The tumultuous start to 2011 with the collapse of the Saad Hariri government in Lebanon and the establishment, after several months of hard bargaining, of a new administration headed by Najib Mikati did not bode well for stability and economic improvement. But as the year draws to a close, the Mikati government has fared better than its detractors predicted.
The Tripoli businessman took a gamble by accepting the premiership in January, something of a poisoned chalice for a Sunni given the acrimonious manner of the ousting of Hariri, the leader of Future Movement and the pre-eminent Sunni political leader. Although Hezbollah engineered the downfall of the Hariri government and remains the quiet power behind the current government, Mikati has shown that he is no puppet of the Shiite party.
He has a reputation and international contacts in his own right, which in some ways make him a more useful partner for Hezbollah than an obedient drone.
One example is the debate over Lebanon's share of the funding for the Special Tribunal for Lebanon (STL), which has dogged the political debate since the summer. Hezbollah has consistently said it opposes Lebanon paying its 49 percent share of the funding, a rejection echoed vociferously by the party's allies, especially Michel Aoun. Mikati, however, has assured the UN that Lebanon will honor its obligations and pay its share, going so far as to threaten resignation over the matter, and eventually fund it through a government body under his authority.
A Mikati who retains international credibility and is allowed to win some political tussles is not a threat to Hezbollah. On the contrary, Hezbollah is likely to pick its battles with the STL with care. Hezbollah clearly will stick to its stance of rejecting the STL funding, but that does not mean the government will follow suit.
Still, the STL funding issue is a mere hiccup compared to the historic events roiling Syria. There is a feeling in Lebanon that if Syria continues its descent into violence, it will inevitably spill across the border into Lebanon. Barely a day goes by without the local press reporting rumors of assassinations or militants arriving in the Palestinian refugee camps plotting nefarious deeds. The government faces the dilemma of juggling its loyalty toward the Assad government and accepting the reality that the regime may well founder in the coming months. The former stance will spare the government Assad's wrath but the latter will reshuffle the political cards in Lebanon in potentially dangerous ways.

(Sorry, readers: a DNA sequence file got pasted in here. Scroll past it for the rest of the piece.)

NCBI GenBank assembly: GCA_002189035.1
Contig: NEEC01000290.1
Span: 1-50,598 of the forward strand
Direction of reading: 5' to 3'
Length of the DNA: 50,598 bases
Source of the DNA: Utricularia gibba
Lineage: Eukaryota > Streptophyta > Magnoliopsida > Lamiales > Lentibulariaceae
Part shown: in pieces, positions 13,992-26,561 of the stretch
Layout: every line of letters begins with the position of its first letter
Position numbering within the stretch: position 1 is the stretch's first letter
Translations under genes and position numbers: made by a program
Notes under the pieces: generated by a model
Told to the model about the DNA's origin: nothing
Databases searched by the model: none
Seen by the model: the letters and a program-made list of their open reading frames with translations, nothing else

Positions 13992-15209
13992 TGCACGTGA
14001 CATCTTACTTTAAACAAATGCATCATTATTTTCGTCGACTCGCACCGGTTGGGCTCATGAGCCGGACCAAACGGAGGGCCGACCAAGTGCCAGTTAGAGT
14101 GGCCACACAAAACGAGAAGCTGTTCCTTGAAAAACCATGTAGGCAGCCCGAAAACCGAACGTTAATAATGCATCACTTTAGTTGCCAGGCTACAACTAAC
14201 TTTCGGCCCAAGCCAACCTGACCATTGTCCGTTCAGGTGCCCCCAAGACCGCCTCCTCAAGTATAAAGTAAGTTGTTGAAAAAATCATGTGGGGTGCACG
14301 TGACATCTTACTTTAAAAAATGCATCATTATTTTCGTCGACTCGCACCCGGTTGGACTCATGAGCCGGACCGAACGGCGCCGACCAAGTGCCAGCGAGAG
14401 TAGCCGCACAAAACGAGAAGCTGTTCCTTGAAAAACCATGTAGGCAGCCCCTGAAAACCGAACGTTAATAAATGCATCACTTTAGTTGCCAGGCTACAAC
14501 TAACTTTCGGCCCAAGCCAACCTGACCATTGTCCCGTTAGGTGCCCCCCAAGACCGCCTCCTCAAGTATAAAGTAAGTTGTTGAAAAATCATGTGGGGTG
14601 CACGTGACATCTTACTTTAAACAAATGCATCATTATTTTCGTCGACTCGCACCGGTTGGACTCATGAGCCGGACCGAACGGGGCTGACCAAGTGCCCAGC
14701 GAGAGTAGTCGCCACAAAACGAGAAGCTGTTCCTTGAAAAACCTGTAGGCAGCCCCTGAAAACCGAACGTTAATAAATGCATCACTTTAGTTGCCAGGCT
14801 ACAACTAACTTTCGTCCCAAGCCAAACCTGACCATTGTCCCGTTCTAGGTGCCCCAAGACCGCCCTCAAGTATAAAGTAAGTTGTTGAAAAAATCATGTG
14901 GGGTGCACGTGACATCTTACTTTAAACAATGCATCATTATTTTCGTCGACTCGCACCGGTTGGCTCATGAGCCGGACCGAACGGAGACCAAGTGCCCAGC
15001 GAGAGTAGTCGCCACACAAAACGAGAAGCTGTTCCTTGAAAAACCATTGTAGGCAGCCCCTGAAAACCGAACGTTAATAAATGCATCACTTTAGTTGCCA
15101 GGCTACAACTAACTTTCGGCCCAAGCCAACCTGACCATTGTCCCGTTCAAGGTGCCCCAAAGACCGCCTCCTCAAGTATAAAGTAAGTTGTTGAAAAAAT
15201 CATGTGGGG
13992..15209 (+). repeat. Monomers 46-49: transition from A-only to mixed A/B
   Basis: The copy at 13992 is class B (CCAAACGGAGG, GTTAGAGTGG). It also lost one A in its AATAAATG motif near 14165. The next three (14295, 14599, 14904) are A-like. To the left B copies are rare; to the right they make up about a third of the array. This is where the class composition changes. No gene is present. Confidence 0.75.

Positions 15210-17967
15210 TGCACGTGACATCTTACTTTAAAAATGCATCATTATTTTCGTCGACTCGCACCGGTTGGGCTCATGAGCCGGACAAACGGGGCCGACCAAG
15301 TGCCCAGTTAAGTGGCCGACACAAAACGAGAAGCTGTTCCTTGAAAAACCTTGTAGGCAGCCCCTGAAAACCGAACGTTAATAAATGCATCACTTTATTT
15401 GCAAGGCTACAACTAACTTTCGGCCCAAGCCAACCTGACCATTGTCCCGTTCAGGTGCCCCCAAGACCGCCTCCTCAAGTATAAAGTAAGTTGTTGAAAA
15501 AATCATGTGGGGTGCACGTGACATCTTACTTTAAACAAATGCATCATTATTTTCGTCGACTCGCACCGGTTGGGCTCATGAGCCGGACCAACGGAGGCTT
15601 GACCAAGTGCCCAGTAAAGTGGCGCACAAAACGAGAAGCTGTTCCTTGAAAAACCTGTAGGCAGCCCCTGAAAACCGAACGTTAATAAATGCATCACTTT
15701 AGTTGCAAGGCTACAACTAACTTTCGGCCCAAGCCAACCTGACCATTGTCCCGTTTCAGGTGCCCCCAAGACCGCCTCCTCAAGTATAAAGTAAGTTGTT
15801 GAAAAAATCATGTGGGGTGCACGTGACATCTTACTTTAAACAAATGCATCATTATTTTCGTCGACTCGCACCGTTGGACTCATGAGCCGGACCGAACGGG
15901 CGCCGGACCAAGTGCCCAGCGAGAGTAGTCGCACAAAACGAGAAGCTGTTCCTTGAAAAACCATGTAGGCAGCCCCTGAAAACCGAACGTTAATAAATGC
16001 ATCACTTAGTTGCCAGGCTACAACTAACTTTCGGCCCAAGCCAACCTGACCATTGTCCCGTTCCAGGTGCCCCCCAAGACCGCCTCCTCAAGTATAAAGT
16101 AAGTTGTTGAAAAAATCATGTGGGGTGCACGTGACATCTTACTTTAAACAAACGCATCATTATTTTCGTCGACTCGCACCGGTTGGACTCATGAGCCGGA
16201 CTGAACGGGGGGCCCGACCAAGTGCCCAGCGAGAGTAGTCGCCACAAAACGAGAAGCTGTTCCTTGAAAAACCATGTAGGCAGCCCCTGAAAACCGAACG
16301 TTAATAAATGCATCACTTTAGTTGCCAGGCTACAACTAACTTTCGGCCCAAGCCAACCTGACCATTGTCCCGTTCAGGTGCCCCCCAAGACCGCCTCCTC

Generally, international and regional players recognize the dilemma facing the Lebanese government and cannot be surprised when Lebanon is one of only three countries to vote against an Arab League proposal to suspend Syria's membership in the organization. Burying one's head in the sand is an essentially Lebanese means of dealing with unpalatable problems. But the influx of Syrian refugees escaping the violence and the prospect that some Sunni-populated areas in Lebanon near the border could become small-scale staging grounds for Syrian opposition fighters and activists will complicate Lebanon's ability to distance itself from the upheaval next door.
It is inevitable that Lebanon will feel some of the shockwaves emanating from Syria in the coming months, particularly if the struggle develops further into a sectarian conflict. But the real earthquake for Lebanon could occur if and when Assad is toppled, especially if the next regime better reflects the Sunni majority in Syria and aligns itself further from Iran and closer to Saudi Arabia and Turkey. Such a development will give a boost of adrenaline to the March 14 movement, especially Future Movement. Would it sufficiently embolden them to make a fresh play at confronting Hezbollah, which, after all, will still remain Lebanon's strongest military and political player even without the strategic depth provided by an Assad-led Syria?
Hezbollah has a habit of reacting forcefully and decisively against any moves that threaten its resistance priority and the party will already have made plans to counter a reinvigorated March 14. Much depends on the tenacity of Assad to remain in power and how a deteriorating Syria will impact more broadly on the region. But 2012 appears to be shaping up to be a most interesting — and potentially unsettling — year.
NICHOLAS BLANFORD is Beirut correspondent for The Times of London and The Christian Science Monitor.